By Steven Spence The Hubble Space Telescope has been conducting a deep-sky survey called “Great Observatories Origins Deep Survey North,” or GOODS North. The GOODS data has enabled astronomers to extend their view of galaxies back 150 million years further than any previously identified galaxy. The distant galaxy GN-Z11 was in the first generation of galaxies to form in the universe. Scientists estimate that it formed only 400 million years after the Big Bang. In fact, GN-Z11 formed at a time when the universe was mostly clouds of cold hydrogen…

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This artist's conception shows a blazar -- the core of an active galaxy powered by a supermassive black hole. The VERITAS array has detected gamma rays from a blazar known as PKS 1441+25. Researchers found that the source of the gamma rays was within the relativistic jet but surprisingly far from the galaxy's black hole. The emitting region is about five light-years away. Courtesy of M. Weiss/CfA Astronomy 

Gamma Rays from a Galaxy Far, Far Away

After traveling for about half the age of the universe, a flood of powerful gamma rays from a distant galaxy slammed into Earth’s atmosphere in April 2015. The gamma rays met our atmosphere and formed a cascade of light that fell onto the waiting mirrors of the Very Energetic Radiation Imaging Telescope Array System (VERITAS) in Arizona. The resulting data have given astronomers a unique look into that faraway galaxy and the black hole engine at its heart. What Are Gamma Rays? Gamma rays are photons of light with very…

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Humans to Mars by 2030 Astronomy 

We May Send Humans to Mars by 2030

Our partners at ResearchGate recently spoke with Alfonso Davila from SETI, the Search for Extraterrestrial Intelligence Institute, about what draws us to explore the red planet and beyond. Interested in Mars? Don’t miss this other article about the Martian atmosphere.  ResearchGate: What motivates you to explore living conditions – and possible life – on Mars? Davila: The motivation is twofold. On the one hand there is this nagging drive to understand life at the most fundamental levels (the “what is life?” question), and on the other hand there is this obsessive curiosity about the possibility of life elsewhere…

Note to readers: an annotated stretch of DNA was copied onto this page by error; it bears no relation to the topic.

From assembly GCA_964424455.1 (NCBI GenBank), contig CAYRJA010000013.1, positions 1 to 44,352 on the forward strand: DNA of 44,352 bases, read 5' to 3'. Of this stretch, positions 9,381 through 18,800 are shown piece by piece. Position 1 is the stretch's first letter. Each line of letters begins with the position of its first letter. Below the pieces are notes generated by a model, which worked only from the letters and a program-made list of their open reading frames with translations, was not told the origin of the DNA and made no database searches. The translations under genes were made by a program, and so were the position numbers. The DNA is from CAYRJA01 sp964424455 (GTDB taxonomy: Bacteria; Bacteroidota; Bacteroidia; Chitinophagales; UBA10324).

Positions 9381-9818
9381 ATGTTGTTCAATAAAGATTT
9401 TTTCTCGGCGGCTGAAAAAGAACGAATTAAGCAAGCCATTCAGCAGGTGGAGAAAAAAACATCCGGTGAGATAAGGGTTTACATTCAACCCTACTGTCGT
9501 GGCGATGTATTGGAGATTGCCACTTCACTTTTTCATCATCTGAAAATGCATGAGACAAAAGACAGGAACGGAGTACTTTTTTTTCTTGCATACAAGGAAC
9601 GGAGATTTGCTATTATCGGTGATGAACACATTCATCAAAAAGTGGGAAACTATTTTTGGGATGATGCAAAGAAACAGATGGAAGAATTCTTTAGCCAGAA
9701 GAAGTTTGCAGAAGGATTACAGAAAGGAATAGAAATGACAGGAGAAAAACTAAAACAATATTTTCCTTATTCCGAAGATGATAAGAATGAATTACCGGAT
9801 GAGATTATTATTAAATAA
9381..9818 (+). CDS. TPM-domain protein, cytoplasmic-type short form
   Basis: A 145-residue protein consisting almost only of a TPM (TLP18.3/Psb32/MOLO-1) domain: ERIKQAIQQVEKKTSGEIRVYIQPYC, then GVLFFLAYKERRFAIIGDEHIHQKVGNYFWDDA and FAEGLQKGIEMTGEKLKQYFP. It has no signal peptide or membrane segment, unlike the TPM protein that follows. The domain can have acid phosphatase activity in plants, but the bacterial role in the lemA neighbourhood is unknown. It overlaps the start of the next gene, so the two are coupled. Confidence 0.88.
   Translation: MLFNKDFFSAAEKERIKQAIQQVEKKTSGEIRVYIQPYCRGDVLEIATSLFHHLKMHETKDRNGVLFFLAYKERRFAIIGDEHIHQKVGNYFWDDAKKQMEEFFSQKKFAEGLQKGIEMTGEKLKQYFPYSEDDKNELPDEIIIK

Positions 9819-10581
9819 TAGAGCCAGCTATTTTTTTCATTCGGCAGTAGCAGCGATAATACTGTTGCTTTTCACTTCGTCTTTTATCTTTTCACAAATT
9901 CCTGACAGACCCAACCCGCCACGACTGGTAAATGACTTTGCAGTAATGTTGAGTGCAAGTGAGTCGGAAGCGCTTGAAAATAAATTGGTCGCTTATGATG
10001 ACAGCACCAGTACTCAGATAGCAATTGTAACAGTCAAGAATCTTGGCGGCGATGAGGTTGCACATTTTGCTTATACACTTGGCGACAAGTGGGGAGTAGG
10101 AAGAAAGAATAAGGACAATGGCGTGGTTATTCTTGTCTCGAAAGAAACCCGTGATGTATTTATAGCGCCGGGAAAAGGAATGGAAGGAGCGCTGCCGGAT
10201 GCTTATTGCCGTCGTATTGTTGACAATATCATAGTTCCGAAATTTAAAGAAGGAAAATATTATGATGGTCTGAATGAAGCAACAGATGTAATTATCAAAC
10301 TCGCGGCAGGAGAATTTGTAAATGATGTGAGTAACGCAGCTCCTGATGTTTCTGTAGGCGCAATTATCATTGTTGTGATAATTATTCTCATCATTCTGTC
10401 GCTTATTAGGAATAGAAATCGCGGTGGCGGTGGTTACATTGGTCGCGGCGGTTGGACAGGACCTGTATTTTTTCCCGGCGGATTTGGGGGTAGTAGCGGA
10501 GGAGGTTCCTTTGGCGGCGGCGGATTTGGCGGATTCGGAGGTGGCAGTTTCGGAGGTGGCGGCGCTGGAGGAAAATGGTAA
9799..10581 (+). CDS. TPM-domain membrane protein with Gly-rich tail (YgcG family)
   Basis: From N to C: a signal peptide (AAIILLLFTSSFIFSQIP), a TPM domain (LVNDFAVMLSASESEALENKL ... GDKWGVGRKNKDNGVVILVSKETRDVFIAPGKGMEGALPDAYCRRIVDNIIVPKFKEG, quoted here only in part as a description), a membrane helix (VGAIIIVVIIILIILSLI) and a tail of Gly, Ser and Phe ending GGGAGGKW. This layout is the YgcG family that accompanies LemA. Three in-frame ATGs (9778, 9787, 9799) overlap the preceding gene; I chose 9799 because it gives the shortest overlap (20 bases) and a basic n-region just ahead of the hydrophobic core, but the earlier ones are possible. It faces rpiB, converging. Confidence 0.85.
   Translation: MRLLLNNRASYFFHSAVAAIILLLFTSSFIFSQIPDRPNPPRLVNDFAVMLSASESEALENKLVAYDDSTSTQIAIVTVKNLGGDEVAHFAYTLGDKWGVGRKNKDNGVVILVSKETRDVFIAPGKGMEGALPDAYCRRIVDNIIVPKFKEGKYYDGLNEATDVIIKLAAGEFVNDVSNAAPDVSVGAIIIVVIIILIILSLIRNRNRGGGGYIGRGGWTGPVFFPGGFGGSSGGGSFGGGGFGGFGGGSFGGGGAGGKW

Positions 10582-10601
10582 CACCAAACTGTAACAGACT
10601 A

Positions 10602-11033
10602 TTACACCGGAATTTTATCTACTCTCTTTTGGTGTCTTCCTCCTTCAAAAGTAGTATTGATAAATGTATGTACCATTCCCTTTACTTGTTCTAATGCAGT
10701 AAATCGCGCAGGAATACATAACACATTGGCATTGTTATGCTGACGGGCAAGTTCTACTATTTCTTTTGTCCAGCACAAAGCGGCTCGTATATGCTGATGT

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Comet Lovejoy C/2014 Q2, photographed on 22 Feb. 2015 by Fabrice Noel Astronomy 

Comet Lovejoy Delivers Free Alcohol

By Kate Stone Comet Lovejoy recently released large amounts of alcohol and sugar into space, according to new observations by an international team. This is the first time we have found ethyl alcohol, the same type in alcoholic beverages, in a comet. The finding adds to the evidence that comets could have been a source of the complex organic molecules necessary for the emergence of life. Cocktails in Space “We found that comet Lovejoy was releasing as much alcohol as in at least 500 bottles of wine every second during…

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Spectacular view of the Perseid Meteor Shower over the European Southern Observatory's Very Large Telescope (Image credit ESO) Astronomy Citizen Science 

Perseid Meteor Shower 2015 and More

By Steve Beyer August’s main sky event promises to be our annual encounter with the tenuous trail of debris left in solar orbit by comet 109/P Swift-Tuttle. As Earth plows through this veil of mostly small grains and dust, we can see comet fragments appear as swift light traces of Perseid meteors. View the Perseid Meteor Shower 2015 The Perseid Meteor Shower is the night of August 12th and 13th. It peaks for viewers in the eastern United States during predawn hours of Thursday August 13 and the show should be better…